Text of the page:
Kotlin Multiplatform Development stable Help

Update the user interface

To build the user interface, you'll use the Compose Multiplatform toolkit for the Android part of your project and SwiftUI for the iOS one. These are both declarative UI frameworks, and you'll see similarities in the UI implementations. In both cases, you store the data in the phrases variable and later iterate over it to produce a list of Text items.

Update the Android part

The composeApp module contains an Android application, defines its main activity and the UI views, and uses the shared module as a regular Android library. The UI of the application uses the Compose Multiplatform framework.

Make some changes and see how they are reflected in the UI:

  1. Navigate to the App.kt file in composeApp/src/androidMain/kotlin.

  2. Find the Greeting class invocation. Select the greet() function and use the ⌘ B shortcut to go to the function's declaration. You'll see that it's the same class from the shared module you edited in the previous step.

  3. In Greeting.kt, update the greet() function:

    fun greet(): List<String> = buildList { add(if (Random.nextBoolean()) "Hi!" else "Hello!") add("Guess what this is! > ${platform.name.reversed()}!") }

    Now it returns a list of strings.

  4. Go back to App.kt and update its definition:

    @Composable fun App() { MaterialTheme { val greeting = remember { Greeting().greet() } Column( modifier = Modifier.padding(all = 20.dp), verticalArrangement = Arrangement.spacedBy(8.dp), ) { greeting.forEach { greeting -> Text(greeting) Divider() } } } }

    Here the Column composable shows each of the Text items, adds padding around the content, and adds a space between the list items.

  5. Follow Android Studio's suggestions to import the missing dependencies.

  6. Now you can run the Android app to ensure it displays the list:

    Updated UI of Android multiplatform app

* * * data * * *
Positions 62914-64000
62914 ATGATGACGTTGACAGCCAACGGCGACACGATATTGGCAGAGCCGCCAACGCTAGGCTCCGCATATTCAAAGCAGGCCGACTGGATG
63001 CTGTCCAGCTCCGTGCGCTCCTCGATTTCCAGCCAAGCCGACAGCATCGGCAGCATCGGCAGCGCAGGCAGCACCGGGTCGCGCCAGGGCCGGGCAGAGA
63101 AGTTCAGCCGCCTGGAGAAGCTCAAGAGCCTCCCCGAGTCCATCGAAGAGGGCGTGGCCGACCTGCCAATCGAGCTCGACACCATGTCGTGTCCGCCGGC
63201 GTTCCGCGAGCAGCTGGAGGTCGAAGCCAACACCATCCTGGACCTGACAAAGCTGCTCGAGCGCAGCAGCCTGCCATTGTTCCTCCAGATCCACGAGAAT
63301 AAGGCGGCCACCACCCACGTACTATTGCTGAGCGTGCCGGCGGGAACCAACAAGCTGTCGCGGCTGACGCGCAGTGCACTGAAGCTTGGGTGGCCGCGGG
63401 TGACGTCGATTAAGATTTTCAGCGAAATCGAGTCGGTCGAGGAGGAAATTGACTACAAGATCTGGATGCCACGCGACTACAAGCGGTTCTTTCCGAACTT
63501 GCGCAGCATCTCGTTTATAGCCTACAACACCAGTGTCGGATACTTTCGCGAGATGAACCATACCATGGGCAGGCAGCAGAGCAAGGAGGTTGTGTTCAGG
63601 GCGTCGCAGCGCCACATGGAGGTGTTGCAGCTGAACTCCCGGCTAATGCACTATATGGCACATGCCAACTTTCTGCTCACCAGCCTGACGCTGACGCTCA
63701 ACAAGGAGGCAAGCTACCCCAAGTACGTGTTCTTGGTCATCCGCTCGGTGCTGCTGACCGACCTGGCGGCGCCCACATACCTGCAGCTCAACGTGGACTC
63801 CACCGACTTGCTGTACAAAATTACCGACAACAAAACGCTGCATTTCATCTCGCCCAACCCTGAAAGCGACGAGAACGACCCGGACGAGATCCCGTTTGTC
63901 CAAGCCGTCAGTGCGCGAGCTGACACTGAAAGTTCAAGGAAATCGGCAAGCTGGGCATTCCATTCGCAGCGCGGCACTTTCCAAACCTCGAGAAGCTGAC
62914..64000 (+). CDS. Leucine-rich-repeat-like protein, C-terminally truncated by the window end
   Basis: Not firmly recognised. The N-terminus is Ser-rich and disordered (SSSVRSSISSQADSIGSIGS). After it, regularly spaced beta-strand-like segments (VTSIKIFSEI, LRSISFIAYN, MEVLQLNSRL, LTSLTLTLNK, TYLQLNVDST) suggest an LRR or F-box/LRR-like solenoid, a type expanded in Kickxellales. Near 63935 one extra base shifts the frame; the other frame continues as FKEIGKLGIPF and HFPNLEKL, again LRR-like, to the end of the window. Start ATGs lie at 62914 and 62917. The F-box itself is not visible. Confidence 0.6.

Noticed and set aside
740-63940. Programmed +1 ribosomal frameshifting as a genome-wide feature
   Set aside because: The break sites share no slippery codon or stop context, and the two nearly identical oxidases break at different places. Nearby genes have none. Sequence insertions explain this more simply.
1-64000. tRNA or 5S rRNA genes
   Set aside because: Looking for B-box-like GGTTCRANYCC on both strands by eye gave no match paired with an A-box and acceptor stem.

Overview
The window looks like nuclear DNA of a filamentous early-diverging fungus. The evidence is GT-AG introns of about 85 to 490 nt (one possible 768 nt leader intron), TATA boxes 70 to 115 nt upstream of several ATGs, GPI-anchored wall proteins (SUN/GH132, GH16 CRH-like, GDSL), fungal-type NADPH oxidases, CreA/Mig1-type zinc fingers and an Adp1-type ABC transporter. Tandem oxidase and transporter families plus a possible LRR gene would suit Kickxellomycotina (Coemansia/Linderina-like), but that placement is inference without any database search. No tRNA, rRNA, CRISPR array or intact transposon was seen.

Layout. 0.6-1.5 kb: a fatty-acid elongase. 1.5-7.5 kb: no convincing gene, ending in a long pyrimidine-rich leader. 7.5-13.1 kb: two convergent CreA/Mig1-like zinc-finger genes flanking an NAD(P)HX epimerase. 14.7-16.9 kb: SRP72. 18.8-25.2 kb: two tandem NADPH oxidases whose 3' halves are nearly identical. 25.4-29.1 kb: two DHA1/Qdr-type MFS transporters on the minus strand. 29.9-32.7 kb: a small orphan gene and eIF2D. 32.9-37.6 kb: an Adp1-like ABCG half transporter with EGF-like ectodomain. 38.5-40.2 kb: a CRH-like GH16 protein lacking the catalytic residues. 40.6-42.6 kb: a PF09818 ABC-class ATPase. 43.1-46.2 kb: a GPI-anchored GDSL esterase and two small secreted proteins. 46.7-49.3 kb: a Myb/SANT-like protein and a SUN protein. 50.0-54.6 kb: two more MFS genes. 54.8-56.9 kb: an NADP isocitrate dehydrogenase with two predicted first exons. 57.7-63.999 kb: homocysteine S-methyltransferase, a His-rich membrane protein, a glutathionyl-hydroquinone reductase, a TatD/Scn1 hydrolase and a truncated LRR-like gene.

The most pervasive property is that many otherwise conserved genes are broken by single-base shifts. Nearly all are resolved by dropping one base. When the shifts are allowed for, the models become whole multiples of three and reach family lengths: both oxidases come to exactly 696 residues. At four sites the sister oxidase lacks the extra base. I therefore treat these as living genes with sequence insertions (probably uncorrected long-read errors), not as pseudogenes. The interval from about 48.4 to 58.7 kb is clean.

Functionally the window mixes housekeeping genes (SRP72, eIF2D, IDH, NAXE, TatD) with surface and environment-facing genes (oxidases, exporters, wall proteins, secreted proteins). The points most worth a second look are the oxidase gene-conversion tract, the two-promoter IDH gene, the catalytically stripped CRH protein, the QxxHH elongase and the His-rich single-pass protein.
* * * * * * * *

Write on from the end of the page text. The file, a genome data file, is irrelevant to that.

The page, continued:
Work with the iOS module in Xcode

iosApp is an Xcode project that builds into an iOS application. It depends on and uses the shared module as an iOS framework. The UI of the app is written in Swift.

Implement the same changes as in the Android app:

  1. Navigate to the iosApp folder in the Project window.

  2. Right-click the iosApp.xcodeproj folder and select Open In | Xcode.

  3. In the ContentView.swift file, select the greet() function and use the ⌃ ⌘ J shortcut to jump to the function's definition.

    You'll see the Objective-C declarations for the Kotlin functions defined in the shared module. Kotlin types are represented as Objective-C types when used from Objective-C/Swift. Here the greet() function returns List<String> in Kotlin and is seen from Swift as returning NSArray<NSString>. For more on type mappings, see Interoperability with Swift/Objective-C.

  4. If you try to run the project, the build will fail. The Swift code that uses the greet() function doesn't compile because its declaration is now different. Change the SwiftUI code to display a list of items:

    struct ContentView: View { let phrases = Greeting().greet() var body: some View { List(phrases, id: \.self) { Text($0) } } }
    • The results of the greet() call are stored in the phrases variable (let in Swift is similar to Kotlin's val).

    • The List function produces a list of Text items.

  5. Run the app to see the changes:

    Updated UI of your iOS multiplatform app

Next step

In the next part of the tutorial, you'll learn about dependencies and add a third-party library to expand the functionality of your project.

Proceed to the next part

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Last modified: 23 January 2024